On Sunday, we told you that we had decided to make the most of the fabulous spring Fethiye weather and follow some of our own advice about things to do in Fethiye. It’s time to get out there and make the most of what’s on offer right on our doorstep so we kicked things off by taking another stroll to one of Fethiye’s most famous landmarks, the Lycian rock tombs.
Exploring Fethiye Lycian Rock Tombs
Being that the Lycian rock tombs are carved into the cliff face, high above the town, the tombs are easy to spot and getting to them is easy enough – if you don’t mind a bit of an uphill pull that is.
Just keep in mind the reward of the views over Fethiye once you reach the top and that should be enough to keep you going.
Chances are, you’re going to be out of breath by the time you reach these steps that take you to the highest and most important rock tomb, the Tomb of Amyntas, but never fear.
The Kings Garden Restaurant is right by the entrance to the tombs and you can get a drink and a breather there before continuing. That’s exactly what we did – but more on that in the next post. For now, we have some steps to climb.
The ancient Lycians liked to live with their dead nearby and that means people like us benefit from relatively easy access to the tombs while enjoying panoramic views over Fethiye.
Take your time climbing the steps to make the most of the opportunities for photos.
Eventually, you will reach the Amyntas rock tomb. Dating from the 4th Century BC, it’s typical of a Lycian tomb as it is carved into the shape of a temple portico with the entrance at the bottom right.
Not much is known about the Lycians but we know Amyntas was important as his rock tomb is higher and larger than the others carved into the cliff. It’s also the only tomb you can get right up to.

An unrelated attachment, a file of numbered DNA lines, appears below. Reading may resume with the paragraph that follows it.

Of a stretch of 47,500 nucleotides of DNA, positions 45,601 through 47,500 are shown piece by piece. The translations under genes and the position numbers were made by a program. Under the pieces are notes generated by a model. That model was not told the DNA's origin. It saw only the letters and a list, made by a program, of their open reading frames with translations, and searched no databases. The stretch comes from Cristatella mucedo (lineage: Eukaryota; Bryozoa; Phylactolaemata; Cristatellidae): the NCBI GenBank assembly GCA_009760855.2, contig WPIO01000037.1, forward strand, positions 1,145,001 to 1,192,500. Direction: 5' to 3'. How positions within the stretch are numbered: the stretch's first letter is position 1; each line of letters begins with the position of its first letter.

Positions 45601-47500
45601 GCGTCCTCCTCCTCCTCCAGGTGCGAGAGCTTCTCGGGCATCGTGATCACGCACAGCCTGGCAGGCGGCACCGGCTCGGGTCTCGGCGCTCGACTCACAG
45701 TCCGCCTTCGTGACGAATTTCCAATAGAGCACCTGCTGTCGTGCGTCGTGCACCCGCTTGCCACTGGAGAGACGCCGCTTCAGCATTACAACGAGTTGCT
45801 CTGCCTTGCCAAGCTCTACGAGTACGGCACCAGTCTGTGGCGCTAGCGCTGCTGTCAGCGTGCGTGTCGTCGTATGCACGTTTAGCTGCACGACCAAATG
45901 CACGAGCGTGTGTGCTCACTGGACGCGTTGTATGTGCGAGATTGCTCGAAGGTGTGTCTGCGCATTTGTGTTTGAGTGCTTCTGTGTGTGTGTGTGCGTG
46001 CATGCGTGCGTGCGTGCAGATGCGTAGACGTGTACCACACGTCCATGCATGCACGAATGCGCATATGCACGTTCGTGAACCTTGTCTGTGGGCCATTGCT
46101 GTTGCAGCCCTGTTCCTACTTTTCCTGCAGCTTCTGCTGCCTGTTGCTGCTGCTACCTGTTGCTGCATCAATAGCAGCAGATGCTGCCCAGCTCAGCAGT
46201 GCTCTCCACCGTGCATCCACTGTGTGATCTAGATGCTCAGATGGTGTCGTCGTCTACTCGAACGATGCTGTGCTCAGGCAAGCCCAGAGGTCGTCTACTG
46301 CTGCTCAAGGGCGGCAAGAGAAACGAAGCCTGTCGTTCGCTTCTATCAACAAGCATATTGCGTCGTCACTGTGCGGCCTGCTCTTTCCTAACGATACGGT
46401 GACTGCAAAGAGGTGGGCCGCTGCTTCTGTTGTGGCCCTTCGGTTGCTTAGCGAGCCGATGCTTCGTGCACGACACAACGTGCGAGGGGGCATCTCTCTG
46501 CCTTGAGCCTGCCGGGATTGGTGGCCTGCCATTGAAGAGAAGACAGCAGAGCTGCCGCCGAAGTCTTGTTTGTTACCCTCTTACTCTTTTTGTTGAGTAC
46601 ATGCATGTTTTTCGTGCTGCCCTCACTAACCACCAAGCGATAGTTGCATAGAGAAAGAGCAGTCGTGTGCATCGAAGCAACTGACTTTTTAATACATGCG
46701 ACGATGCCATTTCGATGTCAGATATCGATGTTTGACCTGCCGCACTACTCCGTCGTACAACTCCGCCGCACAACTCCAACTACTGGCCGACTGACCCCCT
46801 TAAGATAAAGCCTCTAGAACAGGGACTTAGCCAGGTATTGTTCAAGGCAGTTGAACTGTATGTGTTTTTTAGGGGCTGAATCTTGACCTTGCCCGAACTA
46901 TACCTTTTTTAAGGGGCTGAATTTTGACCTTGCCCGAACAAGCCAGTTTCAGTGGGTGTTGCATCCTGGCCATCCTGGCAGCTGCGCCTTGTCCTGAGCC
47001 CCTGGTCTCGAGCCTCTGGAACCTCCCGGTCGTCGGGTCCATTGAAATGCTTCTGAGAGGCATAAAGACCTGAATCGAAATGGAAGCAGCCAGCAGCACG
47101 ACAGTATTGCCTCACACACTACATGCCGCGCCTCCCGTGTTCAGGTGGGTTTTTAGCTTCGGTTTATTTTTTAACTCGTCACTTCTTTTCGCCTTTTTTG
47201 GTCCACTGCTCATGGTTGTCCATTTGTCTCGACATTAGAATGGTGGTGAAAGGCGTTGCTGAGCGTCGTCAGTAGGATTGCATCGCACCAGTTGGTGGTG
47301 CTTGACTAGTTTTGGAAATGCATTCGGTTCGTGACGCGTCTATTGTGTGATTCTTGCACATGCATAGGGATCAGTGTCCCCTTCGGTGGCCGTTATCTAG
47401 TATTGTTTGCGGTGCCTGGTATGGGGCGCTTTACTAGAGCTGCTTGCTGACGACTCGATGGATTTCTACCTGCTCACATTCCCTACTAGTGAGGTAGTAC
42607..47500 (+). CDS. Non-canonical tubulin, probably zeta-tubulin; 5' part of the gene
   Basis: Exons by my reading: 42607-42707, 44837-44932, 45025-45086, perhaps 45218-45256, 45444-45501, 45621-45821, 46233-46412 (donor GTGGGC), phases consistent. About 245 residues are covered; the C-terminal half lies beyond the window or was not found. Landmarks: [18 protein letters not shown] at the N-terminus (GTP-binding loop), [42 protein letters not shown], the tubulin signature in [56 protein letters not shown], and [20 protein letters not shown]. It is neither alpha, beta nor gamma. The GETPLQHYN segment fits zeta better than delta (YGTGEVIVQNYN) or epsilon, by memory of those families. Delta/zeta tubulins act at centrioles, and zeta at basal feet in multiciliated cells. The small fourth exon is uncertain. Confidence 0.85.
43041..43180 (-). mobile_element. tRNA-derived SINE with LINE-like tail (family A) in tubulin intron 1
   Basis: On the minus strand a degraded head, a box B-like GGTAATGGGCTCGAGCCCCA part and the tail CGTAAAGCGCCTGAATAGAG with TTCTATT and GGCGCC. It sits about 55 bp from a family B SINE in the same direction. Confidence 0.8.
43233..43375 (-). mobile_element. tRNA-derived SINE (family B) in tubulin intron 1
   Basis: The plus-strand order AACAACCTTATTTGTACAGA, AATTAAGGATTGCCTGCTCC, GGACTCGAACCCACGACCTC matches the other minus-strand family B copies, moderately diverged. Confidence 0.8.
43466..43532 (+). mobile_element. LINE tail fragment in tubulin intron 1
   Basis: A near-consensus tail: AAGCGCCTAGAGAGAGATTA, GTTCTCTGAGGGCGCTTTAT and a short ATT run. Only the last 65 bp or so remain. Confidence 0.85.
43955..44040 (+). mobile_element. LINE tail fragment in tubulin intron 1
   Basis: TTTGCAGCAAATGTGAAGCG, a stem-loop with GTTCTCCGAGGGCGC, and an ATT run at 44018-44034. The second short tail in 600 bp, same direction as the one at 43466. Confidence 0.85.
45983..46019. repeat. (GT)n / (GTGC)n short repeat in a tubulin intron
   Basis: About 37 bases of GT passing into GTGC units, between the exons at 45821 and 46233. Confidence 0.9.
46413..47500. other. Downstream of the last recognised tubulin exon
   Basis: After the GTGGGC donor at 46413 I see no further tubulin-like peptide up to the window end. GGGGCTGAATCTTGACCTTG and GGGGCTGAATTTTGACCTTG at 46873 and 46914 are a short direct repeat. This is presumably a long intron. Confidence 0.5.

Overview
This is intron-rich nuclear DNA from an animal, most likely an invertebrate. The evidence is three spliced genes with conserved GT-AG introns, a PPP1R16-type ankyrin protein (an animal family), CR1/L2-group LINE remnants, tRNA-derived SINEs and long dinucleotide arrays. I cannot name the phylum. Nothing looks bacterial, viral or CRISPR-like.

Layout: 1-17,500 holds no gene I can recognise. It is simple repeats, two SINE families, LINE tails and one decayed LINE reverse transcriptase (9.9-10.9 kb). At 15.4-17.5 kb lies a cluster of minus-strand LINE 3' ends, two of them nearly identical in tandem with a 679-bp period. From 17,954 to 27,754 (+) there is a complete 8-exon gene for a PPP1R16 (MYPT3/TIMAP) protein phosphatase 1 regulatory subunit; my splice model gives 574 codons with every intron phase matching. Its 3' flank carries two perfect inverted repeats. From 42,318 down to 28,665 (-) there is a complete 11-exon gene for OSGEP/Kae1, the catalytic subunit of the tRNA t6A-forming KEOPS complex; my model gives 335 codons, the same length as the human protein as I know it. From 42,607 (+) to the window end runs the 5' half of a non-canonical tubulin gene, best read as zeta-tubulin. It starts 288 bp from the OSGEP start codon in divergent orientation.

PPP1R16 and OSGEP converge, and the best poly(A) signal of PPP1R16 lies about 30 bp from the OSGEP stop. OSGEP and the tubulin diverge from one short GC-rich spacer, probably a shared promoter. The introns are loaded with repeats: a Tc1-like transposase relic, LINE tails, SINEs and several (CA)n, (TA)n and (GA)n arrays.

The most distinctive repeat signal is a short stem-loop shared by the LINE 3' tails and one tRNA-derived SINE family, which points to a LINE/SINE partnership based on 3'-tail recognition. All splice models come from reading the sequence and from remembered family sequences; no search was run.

The tomb itself is an impressive sight but not in fantastic condition. Last April, we posted about an article we read in Hürriyet which heralded the use of ground breaking nanotechnology to restore Fethiye’s Telmessos Theatre and the famous Dalyan Lycian rock tombs.
The same treatment has also been assigned to the Lycian tombs of Fethiye. We’ll wait and see…
But let’s leave the politics of archaeology and restoration behind and turn our backs on the tomb of Amyntas to take in the views of Fethiye. T
he Lycians obviously wanted to make sure their leader had a decent view from which to enjoy his afterlife!
Once you’ve exhausted just about every angle and had your fill of taking photos of the views, head back down the steps and take a right, downhill towards old Fethiye.
This is where you will see the tombs of less important Lycian figures grouped together in the rock face.
Despite being smaller than the tomb of Amyntas, as an archaeological feature there’s more in this group of tombs to keep you interested. No panoramic views for these guys though. Their sea views were obscured long ago by the growth of Fethiye.
Just before you hit the buildings of the old Fethiye neighbourhood, don’t forget to turn round to get a photo of all the Lycian rock tombs in the same shot. This angle shows how set apart the tomb of Amyntas is from the rest.
Fethiye Rock Tombs – Useful Info
- Although all the Lycian rock tombs can be viewed from the roadside (you can see the fence lining the road in the bottom shot) there is an entrance fee for those wishing to go right up to the tomb of Amyntas.
- This fee is 5 TL (about £1.30), payable should the warden happen to be sitting at the entrance gate…he’s not always there.
- The Fethiye rock tombs are easily reachable on foot. Just keep heading uphill towards them.
- If you are having a meal at King’s Garden Restaurant you can walk up to the rock tombs without paying the entry fee and you can arrange a pick-up, by the restaurant, too. That means you’ll only need to climb the steps.
- You can book hotels in Fethiye through Booking.com.